Now that the Democratic Party’s program of ever-more-stringent candidate requirements has winnowed the presidential debate field from two full stages worth of people to one full stage to a less-than-full single stage, the Democratic National Committee has announced the rules are changing. For the January debates, in addition to meeting the polling thresholds, candidates needed to have at least 225,000 individual donors, reflecting the party’s focus on grassroots support. For February debate, DNC chairman Tom Perez has lower that requirement to zero. This is very exciting news for candidates named Michael Bloomberg.
The new requirements, according to Politico:
Candidates will need to earn at least 10 percent in four polls released between Jan. 15 and Feb. 18, or 12 percent in two polls conducted in Nevada or South Carolina, in order to participate in the Feb. 19 debate in Las Vegas. Any candidate who earns at least one delegate to the national convention in either the Iowa caucuses or New Hampshire primary will also qualify for the Nevada debate.
This is all quite a departure from last June, when Perez told CNN in defense of the then-requirements, “You can’t win the presidency in the modern era if you can’t build relationships with the grassroots.” Or from what Perez said in December of 2018, when the primary debate structure was first announced: “My goal in this framework is to give the grassroots a bigger voice than ever before.” Or from what he told Vox, in May of 2019 of the third debate’s requirements: “That was designed with an understanding that if you want to win the presidency, you’ve got to have a grassroots strategy.”
In response, candidates changed their strategies and spent months trying to get as many donors as possible, rather than getting the large donations that might fund ads that could help them hit the necessary poll numbers. As more and more candidates missed the polling cutoff and left the stage, the other billionaire Tom Steyer ended up effectively begging for change.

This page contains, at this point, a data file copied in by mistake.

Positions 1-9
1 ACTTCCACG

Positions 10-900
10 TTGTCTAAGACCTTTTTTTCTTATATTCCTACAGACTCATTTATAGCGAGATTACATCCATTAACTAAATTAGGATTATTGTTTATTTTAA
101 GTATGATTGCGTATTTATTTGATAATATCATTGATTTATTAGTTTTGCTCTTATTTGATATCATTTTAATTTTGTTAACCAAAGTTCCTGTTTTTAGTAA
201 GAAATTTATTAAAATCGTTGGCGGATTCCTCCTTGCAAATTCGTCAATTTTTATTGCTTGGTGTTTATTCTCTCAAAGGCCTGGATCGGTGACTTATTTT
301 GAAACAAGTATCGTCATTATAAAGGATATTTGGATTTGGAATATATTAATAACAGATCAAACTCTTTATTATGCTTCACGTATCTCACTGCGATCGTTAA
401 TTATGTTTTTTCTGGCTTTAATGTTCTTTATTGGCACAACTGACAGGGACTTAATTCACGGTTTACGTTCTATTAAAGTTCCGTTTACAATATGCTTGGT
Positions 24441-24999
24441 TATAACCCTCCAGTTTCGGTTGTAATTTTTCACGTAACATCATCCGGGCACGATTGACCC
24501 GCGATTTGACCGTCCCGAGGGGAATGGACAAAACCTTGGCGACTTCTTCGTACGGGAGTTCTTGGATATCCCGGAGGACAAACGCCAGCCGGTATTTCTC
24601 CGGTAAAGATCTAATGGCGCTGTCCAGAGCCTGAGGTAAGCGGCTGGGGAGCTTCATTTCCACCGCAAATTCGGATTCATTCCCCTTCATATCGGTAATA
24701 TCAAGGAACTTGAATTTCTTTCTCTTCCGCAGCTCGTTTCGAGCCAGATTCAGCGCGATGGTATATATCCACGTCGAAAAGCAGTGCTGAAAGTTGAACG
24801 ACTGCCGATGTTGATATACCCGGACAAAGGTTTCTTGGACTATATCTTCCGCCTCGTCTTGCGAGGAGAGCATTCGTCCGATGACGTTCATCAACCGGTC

After much discussion of how the old rules forced candidates like Kirsten Gillibrand, Marianne Williamson, Kamala Harris, or Cory Booker out of the race early, the new rule comes to the rescue of Bloomberg, the same candidate who, recently filed FEC records show, jumpstarted his campaign with $200 million of his own money. Despite only jumping into the race this past November, Bloomberg spent $188 million just on advertising by the end of 2019. As it turns out, plastering pricey ad campaigns around the country works. According to FiveThirtyEight’s polling averages, Bloomberg is currently just behind Buttigieg at 8.4 percent, within striking distance of 10 percent in the polls.
But Bloomberg has vowed not to collect any donations at all. A campaign funded by a single billionaire was, by definition, contrary to the DNC’s grassroots funding principles. What to do? Dump the principles!
Bloomberg is no stranger to getting rules changed for his benefit alone. As mayor of New York, Bloomberg got the city council to fast-track a vote overriding mayoral term limits, giving him a clear path to a third term in office. Two years later, having secured his own extra time as mayor, Bloomberg pushed to reverse the change for everyone else.
Still, maybe the public can benefit from Bloomberg’s presence on the debate stage. For one, he makes an incredible foil for Sanders, particularly since he doesn’t share Steyer’s attitude of desperately wanting a pat on the head from Father Bernard. And since it is clearly possible for billionaires to buy their way into the race, it’s certainly useful for Michael Bloomberg to be forced to answer for himself, in public.
As things currently stand, the only candidates we’ll definitely be seeing on the debate stage in February are Joe Biden, Bernie Sanders, and Elizabeth Warren. Pete Buttigieg can get in by doing a little better in the polls, or by winning a delegate in Iowa. Bloomberg probably can get there if he just keeps spending money.
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